Get Your Freestyle Head Position Right – Roland Schoeman Swimisode

 Courtesy of Gary Hall Sr., 10-time World Record Holder, 3-time Olympian, 1976 Olympic Games US Flagbearer and The Race Club co-founder.

Many freestylers swim with their heads too high. In a crowded swimming pool, swimmers often look forward, hoping to avoid a collision with one of their teammates. These defensive swimming techniques create a bad habit that slows them down. In this Swimisodes, world record holder and Olympic champ Roland Schoeman and Open Water Swimmer Lexie Kelly show how head elevation slows their swimming techniques while Japanese champion, Junya Koga, swims freestyle the way we teach at The Race Club almost effortlessly with his head in the correct swimming technique.

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Gary Hall, Sr., Technical Director and Head Coach of The Race Club (courtesy of TRC)

Gary Hall, Sr., Technical Director and Head Coach of The Race Club (courtesy of TRC)

Producer/Director/Editor: Richard Hall
Cinematographer: Frazier Nivens
Writer/Narrator: Gary Hall Sr
Sound: Gustavo Moller
Jib Operator: Mikey Montoya (Jib and Co)
Underwater Housing: AquaVideo
Filmed at our training facility Founders Park Islamorada, FL MM87

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Because Life is Worth Swimming, our mission is to promote swimming through sport, lifelong enjoyment, and good health benefits. Our objective is for each member of and each participant in The Race Club to improve his or her swimming performances, health, and self-esteem through our educational programs, services and creativity. We strive to help each member of The Race Club overcome challenges and reach his or her individual life goals.

Learn How to Fly Fast like Roland Schoeman Race Club SwimisodeThe Race Club provides facilities, coaching, training, technical instruction, video, fitness and health programs for swimmers of all ages and abilities. Race Club swim camps are designed and tailored to satisfy each swimmer’s needs, whether one is trying to reach the Olympic Games or simply improve one’s fitness. Our programs are suitable for beginner swimmers, pleasure swimmers, fitness swimmers, USA swimming or YMCA swimmers, or triathletes; anyone who wants to improve swimming skills. All of our Race Club members share an enjoyment of being in the water and use swimming to stimulate a more active mind and body.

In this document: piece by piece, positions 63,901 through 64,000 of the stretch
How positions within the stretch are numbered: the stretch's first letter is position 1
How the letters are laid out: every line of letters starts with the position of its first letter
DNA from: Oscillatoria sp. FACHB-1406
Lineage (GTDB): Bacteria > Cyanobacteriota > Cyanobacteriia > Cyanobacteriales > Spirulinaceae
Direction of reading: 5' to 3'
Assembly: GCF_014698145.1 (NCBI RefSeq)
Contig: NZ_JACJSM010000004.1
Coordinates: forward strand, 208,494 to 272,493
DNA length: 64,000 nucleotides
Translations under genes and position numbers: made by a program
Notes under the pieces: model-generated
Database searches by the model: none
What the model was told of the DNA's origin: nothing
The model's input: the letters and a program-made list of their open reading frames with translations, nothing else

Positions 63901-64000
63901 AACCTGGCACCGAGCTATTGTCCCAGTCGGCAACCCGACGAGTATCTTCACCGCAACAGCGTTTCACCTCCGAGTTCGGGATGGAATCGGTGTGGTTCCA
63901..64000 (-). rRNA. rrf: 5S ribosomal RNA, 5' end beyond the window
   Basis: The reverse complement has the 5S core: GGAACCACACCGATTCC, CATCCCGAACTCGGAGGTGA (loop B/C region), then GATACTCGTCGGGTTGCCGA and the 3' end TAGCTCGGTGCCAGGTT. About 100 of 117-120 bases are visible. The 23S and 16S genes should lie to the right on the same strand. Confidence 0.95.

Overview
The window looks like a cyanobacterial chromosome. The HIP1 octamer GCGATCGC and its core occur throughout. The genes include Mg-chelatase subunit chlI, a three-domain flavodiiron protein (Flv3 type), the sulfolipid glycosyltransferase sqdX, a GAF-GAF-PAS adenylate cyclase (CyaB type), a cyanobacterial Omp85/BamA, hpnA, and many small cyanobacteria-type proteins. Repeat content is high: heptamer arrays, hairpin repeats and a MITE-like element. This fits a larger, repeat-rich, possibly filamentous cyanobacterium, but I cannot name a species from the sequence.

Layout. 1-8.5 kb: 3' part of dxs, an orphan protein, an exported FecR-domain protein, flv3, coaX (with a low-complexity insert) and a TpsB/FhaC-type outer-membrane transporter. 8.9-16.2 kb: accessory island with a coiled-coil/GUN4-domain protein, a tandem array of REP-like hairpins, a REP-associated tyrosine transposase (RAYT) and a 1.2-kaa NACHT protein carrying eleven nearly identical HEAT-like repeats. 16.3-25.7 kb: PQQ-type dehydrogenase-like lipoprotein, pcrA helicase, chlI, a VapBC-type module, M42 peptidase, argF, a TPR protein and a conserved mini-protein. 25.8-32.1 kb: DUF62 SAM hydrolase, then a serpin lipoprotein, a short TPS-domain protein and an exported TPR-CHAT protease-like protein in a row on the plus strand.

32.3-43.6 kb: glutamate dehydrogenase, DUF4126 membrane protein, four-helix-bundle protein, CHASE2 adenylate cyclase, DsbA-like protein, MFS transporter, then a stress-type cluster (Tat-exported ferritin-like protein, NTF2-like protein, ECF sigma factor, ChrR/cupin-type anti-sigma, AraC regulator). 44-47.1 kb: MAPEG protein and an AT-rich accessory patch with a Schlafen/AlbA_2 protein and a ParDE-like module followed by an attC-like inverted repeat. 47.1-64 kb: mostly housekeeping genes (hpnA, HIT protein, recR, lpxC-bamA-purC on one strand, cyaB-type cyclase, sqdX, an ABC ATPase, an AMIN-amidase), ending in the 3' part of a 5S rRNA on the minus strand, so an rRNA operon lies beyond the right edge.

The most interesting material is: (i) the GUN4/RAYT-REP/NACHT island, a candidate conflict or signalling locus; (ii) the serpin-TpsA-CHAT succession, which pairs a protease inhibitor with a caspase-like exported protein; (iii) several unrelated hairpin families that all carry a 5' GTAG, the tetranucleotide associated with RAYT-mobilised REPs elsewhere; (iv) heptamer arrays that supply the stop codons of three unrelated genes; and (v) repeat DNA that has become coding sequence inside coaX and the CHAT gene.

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5 years ago

Anyone who knows anything about swimming know that Thorpe’s head up position was a conscious decision made by him and his coach due to his gigantic feet allowing him to have more depth to his kick. Swim Swam should have some standards when allowing people to peddle washed up athletes on their site.

Dan D.
5 years ago

What are your thoughts on changing the angle of the head during the freestyle stroke cycle, with the head tucked during the surge and slightly forward during the catch?

7 years ago

I agree the most logical head position is straight down. But for some reason I seem to be able to swim faster and more powerfully with the head slightly up. I am not sure why. I’m willing to try almost anything.

gary hall sr
Reply to  Mikeh
5 years ago

You have good company. Ian Thorpe (hip driven), Federica Pellegrini (shoulder driven), and many others swam very fast with the head tilted forward. The head will tilt forward naturally when we initiate a strong pulling motion in the propulsive phase (hand is about 1 foot in front of the shoulder). However, I believe it is important to tuck the head underwater during the surge phase (when the hand enters the water) in order to reduce frontal drag.
Watch the video of Zane Grothe on Swim Swam who swam 14:18 in the 1650 last month and notice his head underwater after each breath. That is precisely when you want the head down.

Reply to  gary hall sr
5 years ago

Thank you dr let me ruminate on that.

Phelps swims 200 breast rio
Reply to  gary hall sr
5 years ago

Interesting article, Gary. Your comment, “tuck the head underwater during the surge phase (when the hand enters the water)” I think a good example of this can be seen in Phelps’ freestyle. In the youtube video, Phelps Wins Record Breaking 19th Olympic Medal – London 2012 Olympics, at the 12:15-12:20 mark his head only breaks surface to breathe. Also, 9:27-9:30 is a really good underwater view of his head position looking forward.